I typically try to keep things simple but this little project might be worth the time. I am thinking of converting a cookie tray into a magnetic board where we can put our Latin conjugations. I think this would be a pretty simple project. My thought is to use the conjugation pages from Classical Academic Press (pages 7 to 14). If you laminate them, cut them up and then stick some magnets you are ready to go. Make sure you keep the title for review purposes.
The next step is to tape the cookie tray to look like the chart you just cut apart. For now I won't add in the English equivalent. Each week they can work on properly placing the ending that we are learning. It also works well for review - you can mix them all up and then have them sort them out. I still have to locate a tray. I'll show you next week how it works out.
Here are a few water cycles (1, 2, and 3, 4).
Here are a few nitrogen cycles (1, 2, 3 and 4).
Here are a few carbon and oxygen cycles (1, 2 (scroll to pg. 3-5), 3 and 4).
I tried to arrange them from simplest to the most complex versions of the cycle. I was not as familiar with the nitrogen cycle. Some of the links above are cut and paste. Below are thoughts about presenting these cycles using the Montessori three part lesson.
Although the three part lesson may seem very simple that is it's beauty. Often, we quiz kids before they have learned information and this is frustrating to them. All of these steps should be done in one sitting with one of the cycles above. Only teach one cycle at a time.
In the three part lesson you break it up so that they can successfully master the material. This works with kids of all ages and it might surprise you that even older elementary school children might still need information broken down in this way. Here are the steps to use with an unlabeled chart so make sure you know your terms and parts well before you do it:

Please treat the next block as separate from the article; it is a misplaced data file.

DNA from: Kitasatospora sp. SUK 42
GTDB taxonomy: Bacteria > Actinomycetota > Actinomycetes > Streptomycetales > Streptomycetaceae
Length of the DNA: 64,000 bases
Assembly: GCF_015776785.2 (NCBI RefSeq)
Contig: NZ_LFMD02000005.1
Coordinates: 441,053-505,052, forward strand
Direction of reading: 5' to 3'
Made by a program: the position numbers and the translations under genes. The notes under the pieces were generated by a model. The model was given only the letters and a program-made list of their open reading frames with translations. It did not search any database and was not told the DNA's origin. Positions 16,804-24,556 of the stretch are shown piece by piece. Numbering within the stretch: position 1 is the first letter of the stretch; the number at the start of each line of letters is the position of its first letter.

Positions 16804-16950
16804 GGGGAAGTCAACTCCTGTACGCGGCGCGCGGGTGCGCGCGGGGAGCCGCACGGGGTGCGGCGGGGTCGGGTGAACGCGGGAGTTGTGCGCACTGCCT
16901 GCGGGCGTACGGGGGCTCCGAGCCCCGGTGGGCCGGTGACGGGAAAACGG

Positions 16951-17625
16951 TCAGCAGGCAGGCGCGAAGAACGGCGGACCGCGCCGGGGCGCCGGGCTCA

Step 1 - Present the material and properly name each part of the cycle. For example, if you are doing the water cycle you would point to the part showing evaporation and say "evaporation". You don't give an explanation - you just name that part of the diagram. They should repeat after you. Present each part of the cycle in this way - showing the picture and naming it appropriately.
Step 2 - In the next step you say one of the parts of the cycle and they point to the appropriate picture. For example, you might say "Please point to collection (if that is the term on your water cycle)." They would do so. You go through all of them in random order until you are pretty sure they have it.
Step 3 - For the final step, you do the opposite. You point to a part on the chart and ask them to provide the name. Point to the picture of evaporation and ask them to name it. This is the "quizzing" part. However, you have prepared them for it so that they can be successful. The goal here is to teach them the cycle not trick them.
So simple it seems almost ridiculous - but that middle step makes a big difference in their understanding and confidence in the subject.